Friday, August 12, 2011

How to Write a Book, Part 1: The Very Beginning

This week, we are learning how to write a book. Everyone has read a book. Today, we are writing fictional books. This means it isn't a true story. If might be realistic fiction, where is could have happened, but didn't, or historical fiction, where the events and maybe some of the people were real, but the main characters most usually were not. Sometimes it is a real person, but not usually.

First of all, think of an idea. It could just be the first few sentences of a book. You might to have an idea to begin with. Just write. I can almost guarantee to you that by the next couple of paragraphs, you will be incubating an idea in your head, fertilizing it. Soon, it will grow into an elaborate set p for your characters, situations, and ultimately, the climax.

"If you wait for inspiration to write, you're not a writer, you're a waiter."
--Dan Poynter

Also, once you have the faintest sliver of an idea in your head, you ned to make the beginning interest the reader. Later, once your idea is fully grown, you will almost have to go back and change it a bit to fit the story, but even before then, you need to figure out a first-draft way to get readers interested. Here is the first few paragraphs of an untitled book I am currently writing:

It was a morning much like last week’s in the city of Starna in the great land Grimfalia. Not too hot, not too cold. But is was too... Something. Dark? At least, that’s what Belva LeRenard thought as she got ready for Evening Day. Evening Day was when the people of Grimfalia celebrated the coming of night, which lasted one thousand years.
By now, Belva was ready. She was wearing the Red Shawl of Livetronte. The shawl depicted a raven holding six snakes and six swords in it claws. Belva was also wearing the official robe of Lockenesk. The robe was black with stars and had the raven embroidered on the front. She picked up her satchel.

Next, once you have written your first couple of paragraphs, you will have a hatching idea in your mind. Above, I had only barely created the essence of Belva. Later in the novel, though, she had taken a her own shape. She was fun loving, adventurous, and rushed head first into everything without a second thought (which she usually ended up regretting afterwards). Soon, your main character will take shape to, growing and changing in your mind. Pretty soon, control will be out of your hands in into theirs. At least for me, they do everything of their own accord, and I only write it down. (Yes, yes. It seems like I m trying to show off or something, but I'm not!)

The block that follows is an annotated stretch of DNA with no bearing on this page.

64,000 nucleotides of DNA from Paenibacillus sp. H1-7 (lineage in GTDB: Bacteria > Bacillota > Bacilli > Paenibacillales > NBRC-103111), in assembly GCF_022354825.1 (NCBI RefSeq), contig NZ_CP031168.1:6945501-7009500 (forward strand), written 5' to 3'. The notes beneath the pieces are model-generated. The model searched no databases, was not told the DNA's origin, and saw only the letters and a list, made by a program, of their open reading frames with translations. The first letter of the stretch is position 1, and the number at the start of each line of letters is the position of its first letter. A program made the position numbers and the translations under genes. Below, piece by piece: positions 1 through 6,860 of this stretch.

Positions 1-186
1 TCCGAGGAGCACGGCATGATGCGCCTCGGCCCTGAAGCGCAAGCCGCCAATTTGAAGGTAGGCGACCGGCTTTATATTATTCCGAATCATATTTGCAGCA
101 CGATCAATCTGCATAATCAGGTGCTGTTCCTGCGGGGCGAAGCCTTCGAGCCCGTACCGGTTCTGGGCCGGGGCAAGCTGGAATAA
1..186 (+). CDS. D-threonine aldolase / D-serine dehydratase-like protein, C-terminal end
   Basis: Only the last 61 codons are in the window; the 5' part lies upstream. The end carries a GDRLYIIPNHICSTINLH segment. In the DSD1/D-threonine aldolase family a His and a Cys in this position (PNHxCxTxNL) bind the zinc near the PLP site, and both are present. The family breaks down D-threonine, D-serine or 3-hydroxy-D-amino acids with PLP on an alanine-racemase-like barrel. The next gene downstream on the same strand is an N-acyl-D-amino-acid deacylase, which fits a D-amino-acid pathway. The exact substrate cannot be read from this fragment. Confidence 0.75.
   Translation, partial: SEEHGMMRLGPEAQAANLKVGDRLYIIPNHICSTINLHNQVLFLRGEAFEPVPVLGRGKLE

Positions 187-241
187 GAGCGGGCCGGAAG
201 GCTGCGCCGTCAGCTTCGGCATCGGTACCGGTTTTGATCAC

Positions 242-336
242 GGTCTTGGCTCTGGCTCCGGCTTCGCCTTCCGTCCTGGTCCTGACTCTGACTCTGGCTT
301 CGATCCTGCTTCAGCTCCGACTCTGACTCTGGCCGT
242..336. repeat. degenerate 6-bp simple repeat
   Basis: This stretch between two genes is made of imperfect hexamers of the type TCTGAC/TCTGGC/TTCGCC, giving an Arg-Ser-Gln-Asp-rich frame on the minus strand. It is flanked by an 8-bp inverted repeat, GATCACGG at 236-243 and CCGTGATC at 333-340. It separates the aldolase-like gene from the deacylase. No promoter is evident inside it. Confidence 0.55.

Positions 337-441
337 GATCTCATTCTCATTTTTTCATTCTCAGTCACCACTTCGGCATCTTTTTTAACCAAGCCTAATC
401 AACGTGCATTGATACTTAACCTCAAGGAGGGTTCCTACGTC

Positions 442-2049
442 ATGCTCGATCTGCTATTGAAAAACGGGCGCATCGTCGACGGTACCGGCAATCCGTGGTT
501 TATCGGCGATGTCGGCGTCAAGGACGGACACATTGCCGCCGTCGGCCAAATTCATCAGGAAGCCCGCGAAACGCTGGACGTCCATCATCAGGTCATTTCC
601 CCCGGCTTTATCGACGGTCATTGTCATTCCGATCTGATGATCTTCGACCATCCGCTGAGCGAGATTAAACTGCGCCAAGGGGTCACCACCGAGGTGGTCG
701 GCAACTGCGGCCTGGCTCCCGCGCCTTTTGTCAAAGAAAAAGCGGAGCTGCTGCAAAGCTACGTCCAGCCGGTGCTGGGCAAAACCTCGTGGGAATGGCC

Anyway, after you have written your first paragraphs, the story will start. The mystery, or the problem, or the situation will come into focus, come into play, or begin. These next paragraphs of my novel were the ones that began the story.

She went downstairs to say good bye to her grandmother.
“Minniline?” She called to her grandmother. “Minniline, are you in here?”
“Minnie weft,” Belva felt a tug at her gown and look down to see her brother Peter clinging to her, tears in his eyes.
“Petey, what did you say?”
“Minnie weft.”
“Where did she go?”
“There,” The five-year-old pointed to the ground.
“Peter,” she said, crouching down to look him in the eye. She grasped his shoulders. “Where did Minnie go?”
“She went down. She said, ‘No more of this. I will go now.' She said, 'Say bye-bye to Bevvie.’ And she went down.”

See, above, the mystery, the situation started. Now the readers are wondering. Where is Belva's grandmother? What does Peter mean by saying that she went 'down?' Also, if you want (all of this is only a suggestion), you can make it a bit tear-jerking. This wasn't really, but it is a bit of an example.

Peter, I-” Revelation poured over her. Minniline was dead.

A better example would be: (This isn't from my novel)

  "But where are you going?"
  "I don't know."
  "Where will you live?"
  "I don't know."
  "What DO you know?"
  "I love you. Take care of everyone. America is our last hope. Wish me luck, Eva. Goodbye," He gave her a quick peck on the cheek and a hug. Eva was too shocked to say anything.
  "Goodbye," Eva said, her voice cracking. She watched her brother walk away from her, head high, shoulders back. He is so brave. She thought. Eva had grown up with her brother. She had always looked up to him, looked to him for advice. And now he was gone, and never coming back. 
  He disappeared into the sea of bodies. Is this the last time I will ever see him?She watched him board the boat, and it began the set sail. She saw him leaning over the railing, waving to her. 
  She shook her head and turned away, failing to see her brother waving to her out of distress, signaling to help her. A man grabbed him and they disappeared.

  I don't think you will have cried, and if you did, you are a sissy. ;) Anyway, you see how I started it out where it just jumps into the story? And then you kind of start reading, because you don't know what is going on. I made it a bit tear-jerking, but not so much that it was sappy. I also thought I'd just start it out where it is all, Who grabbed him? How did he know he needed help? Why didn't he ask anyone else for help? Why just her?

  That is all we are doing for now on the beginning. In the next installment of How To Write a Book, we will learn a bit more on the beginning. In the next next one, the rising actions, and then the climax, and then the falling actions. Also, in another writing workshop, we will learn about character development. 

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Thanks! (I don't bite!)

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